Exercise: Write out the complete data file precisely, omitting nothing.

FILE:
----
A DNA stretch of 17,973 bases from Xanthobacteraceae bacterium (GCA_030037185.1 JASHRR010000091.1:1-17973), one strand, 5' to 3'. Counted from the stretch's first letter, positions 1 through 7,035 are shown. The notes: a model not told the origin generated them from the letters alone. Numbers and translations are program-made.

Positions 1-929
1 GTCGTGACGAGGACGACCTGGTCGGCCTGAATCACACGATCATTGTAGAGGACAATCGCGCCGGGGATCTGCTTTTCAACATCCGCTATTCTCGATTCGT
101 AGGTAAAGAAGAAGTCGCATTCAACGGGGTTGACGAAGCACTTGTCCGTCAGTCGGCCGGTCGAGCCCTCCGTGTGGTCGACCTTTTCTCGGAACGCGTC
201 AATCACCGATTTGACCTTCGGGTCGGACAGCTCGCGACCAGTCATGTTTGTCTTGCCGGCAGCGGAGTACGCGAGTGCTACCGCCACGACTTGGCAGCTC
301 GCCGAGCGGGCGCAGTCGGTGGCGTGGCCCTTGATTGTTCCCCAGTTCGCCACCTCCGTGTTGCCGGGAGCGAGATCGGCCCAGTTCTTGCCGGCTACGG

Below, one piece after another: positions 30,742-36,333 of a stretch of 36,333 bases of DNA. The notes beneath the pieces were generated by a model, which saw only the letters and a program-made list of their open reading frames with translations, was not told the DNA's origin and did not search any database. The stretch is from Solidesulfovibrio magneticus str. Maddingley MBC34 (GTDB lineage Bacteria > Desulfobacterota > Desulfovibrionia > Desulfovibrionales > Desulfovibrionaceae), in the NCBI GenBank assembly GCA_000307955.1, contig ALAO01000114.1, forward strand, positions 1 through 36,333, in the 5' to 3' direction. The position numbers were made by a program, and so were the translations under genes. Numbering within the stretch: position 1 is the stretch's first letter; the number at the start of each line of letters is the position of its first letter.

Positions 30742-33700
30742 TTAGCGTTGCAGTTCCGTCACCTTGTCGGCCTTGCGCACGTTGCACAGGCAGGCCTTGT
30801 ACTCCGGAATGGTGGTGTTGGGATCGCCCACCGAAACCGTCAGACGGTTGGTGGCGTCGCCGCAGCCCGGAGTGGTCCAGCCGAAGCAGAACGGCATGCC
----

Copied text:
A DNA stretch of 17,973 bases from Xanthobacteraceae bacterium (GCA_030037185.1 JASHRR010000091.1:1-17973), one strand, 5' to 3'. Counted from the stretch's first letter, positions 1 through 7,035 are shown. The notes: a model not told the origin generated them from the letters alone. Numbers and translations are program-made.

Positions 1-929
1 GTCGTGACGAGGACGACCTGGTCGGCCTGAATCACACGATCATTGTAGAGGACAATCGCGCCGGGGATCTGCTTTTCAACATCCGCTATTCTCGATTCGT
101 AGGTAAAGAAGAAGTCGCATTCAACGGGGTTGACGAAGCACTTGTCCGTCAGTCGGCCGGTCGAGCCCTCCGTGTGGTCGACCTTTTCTCGGAACGCGTC
201 AATCACCGATTTGACCTTCGGGTCGGACAGCTCGCGACCAGTCATGTTTGTCTTGCCGGCAGCGGAGTACGCGAGTGCTACCGCCACGACTTGGCAGCTC
301 GCCGAGCGGGCGCAGTCGGTGGCGTGGCCCTTGATTGTTCCCCAGTTCGCCACCTCCGTGTTGCCGGGAGCGAGATCGGCCCAGTTCTTGCCGGCTACGG

Below, one piece after another: positions 30,742-36,333 of a stretch of 36,333 bases of DNA. The notes beneath the pieces were generated by a model, which saw only the letters and a program-made list of their open reading frames with translations, was not told the DNA's origin and did not search any database. The stretch is from Solidesulfovibrio magneticus str. Maddingley MBC34 (GTDB lineage Bacteria > Desulfobacterota > Desulfovibrionia > Desulfovibrionales > Desulfovibrionaceae), in the NCBI GenBank assembly GCA_000307955.1, contig ALAO01000114.1, forward strand, positions 1 through 36,333, in the 5' to 3' direction. The position numbers were made by a program, and so were the translations under genes. Numbering within the stretch: position 1 is the stretch's first letter; the number at the start of each line of letters is the position of its first letter.

Positions 30742-33700
30742 TTAGCGTTGCAGTTCCGTCACCTTGTCGGCCTTGCGCACGTTGCACAGGCAGGCCTTGT
30801 ACTCCGGAATGGTGGTGTTGGGATCGCCCACCGAAACCGTCAGACGGTTGGTGGCGTCGCCGCAGCCCGGAGTGGTCCAGCCGAAGCAGAACGGCATGCC